Town Hall in Rawicz
|o Mayor||Grzegorz Kubik|
|o Total||7.81 km2 (3.02 sq mi)|
|o Density||2,700/km2 (7,100/sq mi)|
|Time zone||UTC+1 (CET)|
|o Summer (DST)||UTC+2 (CEST)|
|Area code(s)||+48 65|
Rawicz ['rav?it] (German: Rawitsch) is a town in western Poland with 21,398 inhabitants (2004). It is situated in the Greater Poland Voivodeship (since 1999); previously it was in Leszno Voivodeship (1975-1998). It is the capital of Rawicz County.
The town was founded by Adam Olbracht Przyjemski of Rawicz coat of arms for Protestant refugees from Silesia during the Thirty Years' War. In 1638 King W?adys?aw IV Vasa granted Rawicz town rights and confirmed the town's coat of arms. Rawicz was built as a precisely planned town and developed at a rapid pace. It was located on the trade route connecting Pozna? and Wroc?aw. In 1640, a cloth guild was founded. Cloth production became a leading branch of the local industry, and by the end of the 18th century Rawicz was the leading weaving town of the whole region of Greater Poland.
After the destruction of Rawicz by the Swedes in 1655 during the Deluge, the town was rebuilt in a impressive way, erecting new townhouses, a Baroque church and a Catholic monastery. The early 18th century was an unfavorable period in the town's history. In 1701 it suffered a fire, in 1704-1705 it was occupied by Sweden, foreign troops marched through it: Russians in 1707, Austrians in 1719, Saxons in 1733. In the following decades, rapid development took place again, the construction of the castle was completed and a new Baroque town hall was built. In the second half of the 18th century, there were two breweries, a distillery, a slaughterhouse, and a brickyard in Rawicz.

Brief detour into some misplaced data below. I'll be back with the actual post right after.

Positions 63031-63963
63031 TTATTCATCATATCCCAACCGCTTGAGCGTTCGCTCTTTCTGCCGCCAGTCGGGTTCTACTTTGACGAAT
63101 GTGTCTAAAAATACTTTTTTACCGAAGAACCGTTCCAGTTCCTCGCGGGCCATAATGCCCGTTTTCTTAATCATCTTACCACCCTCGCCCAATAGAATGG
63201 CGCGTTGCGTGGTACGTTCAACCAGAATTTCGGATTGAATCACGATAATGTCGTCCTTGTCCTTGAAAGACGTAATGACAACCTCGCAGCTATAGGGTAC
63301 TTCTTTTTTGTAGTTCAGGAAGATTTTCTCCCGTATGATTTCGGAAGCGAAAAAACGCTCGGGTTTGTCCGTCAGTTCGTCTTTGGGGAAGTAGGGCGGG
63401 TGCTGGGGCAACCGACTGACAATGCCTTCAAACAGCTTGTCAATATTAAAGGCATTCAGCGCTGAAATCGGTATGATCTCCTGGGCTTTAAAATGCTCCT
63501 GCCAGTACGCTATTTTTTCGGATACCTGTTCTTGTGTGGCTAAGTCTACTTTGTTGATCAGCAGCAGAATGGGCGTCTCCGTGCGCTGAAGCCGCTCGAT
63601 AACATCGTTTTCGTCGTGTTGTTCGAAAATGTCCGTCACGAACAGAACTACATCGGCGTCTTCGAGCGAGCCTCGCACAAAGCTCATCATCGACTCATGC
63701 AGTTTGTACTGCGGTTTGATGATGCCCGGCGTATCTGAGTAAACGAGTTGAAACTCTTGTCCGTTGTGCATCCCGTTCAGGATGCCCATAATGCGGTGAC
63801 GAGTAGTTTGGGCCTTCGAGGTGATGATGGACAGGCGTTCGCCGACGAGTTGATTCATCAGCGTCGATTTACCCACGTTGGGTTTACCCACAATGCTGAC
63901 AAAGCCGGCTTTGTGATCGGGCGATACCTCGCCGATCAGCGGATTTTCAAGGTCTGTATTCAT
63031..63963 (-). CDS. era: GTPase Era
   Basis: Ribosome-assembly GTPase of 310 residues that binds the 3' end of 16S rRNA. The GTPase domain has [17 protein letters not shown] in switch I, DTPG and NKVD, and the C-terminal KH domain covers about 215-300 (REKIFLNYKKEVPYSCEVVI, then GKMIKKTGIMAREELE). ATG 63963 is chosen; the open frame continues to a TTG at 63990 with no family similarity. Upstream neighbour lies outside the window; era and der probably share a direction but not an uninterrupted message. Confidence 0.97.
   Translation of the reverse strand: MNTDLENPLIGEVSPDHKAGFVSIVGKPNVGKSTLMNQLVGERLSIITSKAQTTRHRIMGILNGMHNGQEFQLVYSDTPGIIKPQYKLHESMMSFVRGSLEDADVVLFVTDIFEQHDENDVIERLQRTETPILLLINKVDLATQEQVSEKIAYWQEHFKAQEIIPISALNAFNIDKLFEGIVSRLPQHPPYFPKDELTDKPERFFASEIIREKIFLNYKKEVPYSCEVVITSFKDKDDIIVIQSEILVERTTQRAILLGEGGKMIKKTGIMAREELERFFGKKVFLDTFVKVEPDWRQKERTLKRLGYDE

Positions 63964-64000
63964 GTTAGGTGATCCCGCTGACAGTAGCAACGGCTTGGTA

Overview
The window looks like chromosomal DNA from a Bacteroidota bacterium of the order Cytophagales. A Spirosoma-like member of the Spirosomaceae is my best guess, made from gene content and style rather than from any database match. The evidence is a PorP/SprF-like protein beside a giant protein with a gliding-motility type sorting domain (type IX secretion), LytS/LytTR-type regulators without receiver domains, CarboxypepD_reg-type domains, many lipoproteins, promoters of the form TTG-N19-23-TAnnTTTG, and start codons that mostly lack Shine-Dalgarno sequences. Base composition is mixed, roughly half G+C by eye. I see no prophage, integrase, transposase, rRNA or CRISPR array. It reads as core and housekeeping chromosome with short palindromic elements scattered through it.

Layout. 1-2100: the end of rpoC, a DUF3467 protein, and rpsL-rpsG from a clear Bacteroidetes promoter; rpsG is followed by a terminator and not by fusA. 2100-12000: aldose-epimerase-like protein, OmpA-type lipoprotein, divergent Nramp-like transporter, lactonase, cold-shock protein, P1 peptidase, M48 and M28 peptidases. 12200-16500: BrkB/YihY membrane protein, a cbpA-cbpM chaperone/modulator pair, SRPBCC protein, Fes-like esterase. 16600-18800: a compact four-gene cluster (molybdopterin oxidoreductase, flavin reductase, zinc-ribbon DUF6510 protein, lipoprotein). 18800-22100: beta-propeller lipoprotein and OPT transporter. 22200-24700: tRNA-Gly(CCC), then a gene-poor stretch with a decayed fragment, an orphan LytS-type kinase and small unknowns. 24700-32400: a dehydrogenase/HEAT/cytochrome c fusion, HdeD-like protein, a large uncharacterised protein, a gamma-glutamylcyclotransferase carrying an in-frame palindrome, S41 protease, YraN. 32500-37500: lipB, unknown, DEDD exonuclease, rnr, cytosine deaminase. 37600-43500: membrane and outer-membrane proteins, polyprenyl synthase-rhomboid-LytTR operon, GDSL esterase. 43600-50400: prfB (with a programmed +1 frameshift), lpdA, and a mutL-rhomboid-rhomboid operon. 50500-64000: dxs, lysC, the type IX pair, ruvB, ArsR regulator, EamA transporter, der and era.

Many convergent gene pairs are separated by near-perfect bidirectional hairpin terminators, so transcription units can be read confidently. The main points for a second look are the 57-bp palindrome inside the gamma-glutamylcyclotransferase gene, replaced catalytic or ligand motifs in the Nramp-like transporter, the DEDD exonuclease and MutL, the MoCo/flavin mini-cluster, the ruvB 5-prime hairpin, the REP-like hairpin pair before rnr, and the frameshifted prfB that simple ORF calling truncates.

In 1793, Rawicz was annexed by Prussia as a result of the Second Partition of Poland. In 1807 the town was recovered by Poles as part of the short-lived Duchy of Warsaw and in 1815 it was again annexed by Prussia, initially as part of the autonomous Grand Duchy of Poznan. The principal industry was the manufacture of snuff and cigars. Trade involved grain, wool, cattle, hides, and timber. In 1905 it had 11,403 inhabitants.
After World War I Poland regained its independence in 1918. In 1919 the Battle of Rawicz was fought as part of the Greater Poland uprising, aiming to reunite the region with the reestablished Polish state. Rawicz returned to Poland in January 1920. On the first day of the invasion of Poland on September 1, 1939, the Germans entered the town, but were forced to withdraw. They entered again on September 5, and in October they carried out the first executions of Polish residents. In January 1945, the town was taken over by the Soviets, who imprisoned soldiers of the Polish Home Army here. Later on, the Soviet-appointed communists organized a prison here for political opponents, of which 142 died here.
In 1973, Sarnowa was included within the city limits.
A large prison exists in former monastery since 1820.
A 50 billion cubic feet natural gas discovery at Rawicz in 2015 is expected to be the largest gas development in Poland for 20 years.
Among the historic sights of Rawicz are the Market Square with the Baroque town hall, the Baroque Church of Saint Andrew the Apostle, the Classicist Church of Saint Andrew Bobola, the Gothic Revival Church of Christ the King, the Planty Park and historic townhouses, dating back to the 18th and 19th century.
A railway station is located in the town.